- The Digital Services Act (DSA) is one step closer to becoming a law.
- DSA introduces several provisions to rein in the sprawl of disinformation on social media platforms.
- Experts believe DSA could positively impact web users outside the EU, either directly or indirectly.
Tired of seeing fake news and hateful content on popular online platforms? European parliamentarians have taken a significant stride towards disinfecting social media, and experts believe its benefits could extend beyond the European Union (EU).
The European Parliament, the EU’s legislative body, has voted in favor of the Digital Services Act (DSA), which seeks to limit the power of internet giants such as Facebook, Amazon, and Google through various provisions.
“The European Parliament has just made history by passing the landmark vote on the Digital Services Act. This can set the global standard for regulating Big Tech and protecting people online,” tweeted online activist network, Avaaz.
Rein Them In
After months of deliberation, the European Members of Parliament (MEPs) voted overwhelmingly to give initial approval to the wide-ranging regulations listed in the DSA.
Both Facebook and Google have recently started to improve their advertising and privacy practices, but experts believe the European legislation, if and when enacted into law, would hold them even more accountable.
The DSA covers a broad spectrum of areas, including increasing requirements on certain online mediums it refers to as very large online platforms (VLOPs). Among other provisions, it will require the platforms to be more aggressive in policing content, and introduce new restrictions on advertising, clamping down on dark patterns, and more.
According to Avaaz, one of the major changes the DSA seeks to introduce is to hold the platforms responsible for the harm caused by the viral spread of disinformation.
Dr. Mathias Vermeulen, the Public Policy Director at data rights agency AWO, pointed out in a podcast that one of the most essential elements of the DSA is the provision that will compel the companies to hand over platform data to external auditors and independent researchers.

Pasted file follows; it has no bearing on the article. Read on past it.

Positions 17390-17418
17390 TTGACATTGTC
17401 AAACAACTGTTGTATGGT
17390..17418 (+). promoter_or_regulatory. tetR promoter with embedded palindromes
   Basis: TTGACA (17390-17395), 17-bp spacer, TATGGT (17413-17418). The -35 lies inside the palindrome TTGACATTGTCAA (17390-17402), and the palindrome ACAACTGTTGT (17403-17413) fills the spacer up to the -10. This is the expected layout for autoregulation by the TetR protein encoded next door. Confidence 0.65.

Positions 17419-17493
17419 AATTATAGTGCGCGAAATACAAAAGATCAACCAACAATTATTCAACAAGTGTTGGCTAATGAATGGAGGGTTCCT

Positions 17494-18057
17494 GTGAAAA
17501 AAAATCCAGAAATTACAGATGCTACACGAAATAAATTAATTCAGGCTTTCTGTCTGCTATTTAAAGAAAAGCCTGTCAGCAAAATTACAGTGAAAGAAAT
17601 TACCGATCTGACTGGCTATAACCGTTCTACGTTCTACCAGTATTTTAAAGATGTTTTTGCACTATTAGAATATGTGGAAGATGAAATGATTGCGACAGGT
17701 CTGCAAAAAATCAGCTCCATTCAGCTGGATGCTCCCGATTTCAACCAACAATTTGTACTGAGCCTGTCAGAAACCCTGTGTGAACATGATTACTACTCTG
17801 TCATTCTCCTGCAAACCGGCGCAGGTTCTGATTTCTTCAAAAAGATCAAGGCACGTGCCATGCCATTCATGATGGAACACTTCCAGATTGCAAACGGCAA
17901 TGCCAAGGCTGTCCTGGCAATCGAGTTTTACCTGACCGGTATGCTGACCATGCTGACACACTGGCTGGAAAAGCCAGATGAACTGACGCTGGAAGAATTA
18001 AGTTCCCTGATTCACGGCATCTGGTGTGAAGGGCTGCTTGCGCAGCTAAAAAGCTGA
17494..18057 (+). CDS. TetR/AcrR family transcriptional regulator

“Online platforms have become increasingly important in our daily life, bringing new opportunities, but also new risks,” observed Danish politician and MEP, Christel Schaldemose, in the European Parliament’s press release. “It is our duty to make sure that what is illegal offline is illegal online. We need to ensure that we put in place digital rules to the benefit of consumers and citizens.”
… it may be that little will change for the average American, at least unless or until similar regulations are adopted here.
One Giant Leap
As the DSA now heads to the EU Council, the EU's main decision-making body, for further debate and discussion, experts hope it gets the support it needs to set a precedent for lawmakers in the US, much like the EU's General Data Protection Regulation (GDPR).
GDPR, which took effect in 2018, is one of the world's strongest privacy laws and has influenced tech companies' data collection practices around the globe.
Tim Helming, security evangelist with DomainTools, told Lifewire in an email interview that it’s challenging to forecast DSA’s significance for American web users at this stage. However, he added that if the GDPR is any guide, the regulations will most likely have a positive impact.
"[DSA] will not explicitly limit the scope to information pertaining to EU citizens, but rather leave the language broad, as it is described in the EU's press release," Helming pointed out.
He added that as the required changes are "somewhat broad and deep in scope," it's likely that the online platforms, to comply, would not limit the scope of the changes to EU citizens.
"If that becomes the case, then these laws could make a meaningful dent in several categories of harmful online content, including misinformation, content exploiting minors, and illegal content or services," shared Helming.
Not So Fast
Of course, the DSA isn't a law yet, and being a realist, Helming said that it's fair to assume that the proposals won't be adopted without a fight, as the platforms "make immense profits from techniques honed over years."
He added that if the scope of protection is not explicitly limited to EU citizens, there will most likely be attempts to clarify that Americans and other global citizens don't fall under the limits of DSA's protections to avoid penalties for continuing business as usual outside the EU.
"Which is to say, the GDPR precedent may or may not be applicable, and if it is not, then it may be that little will change for the average American, at least unless or until similar regulations are adopted here," opined Helming.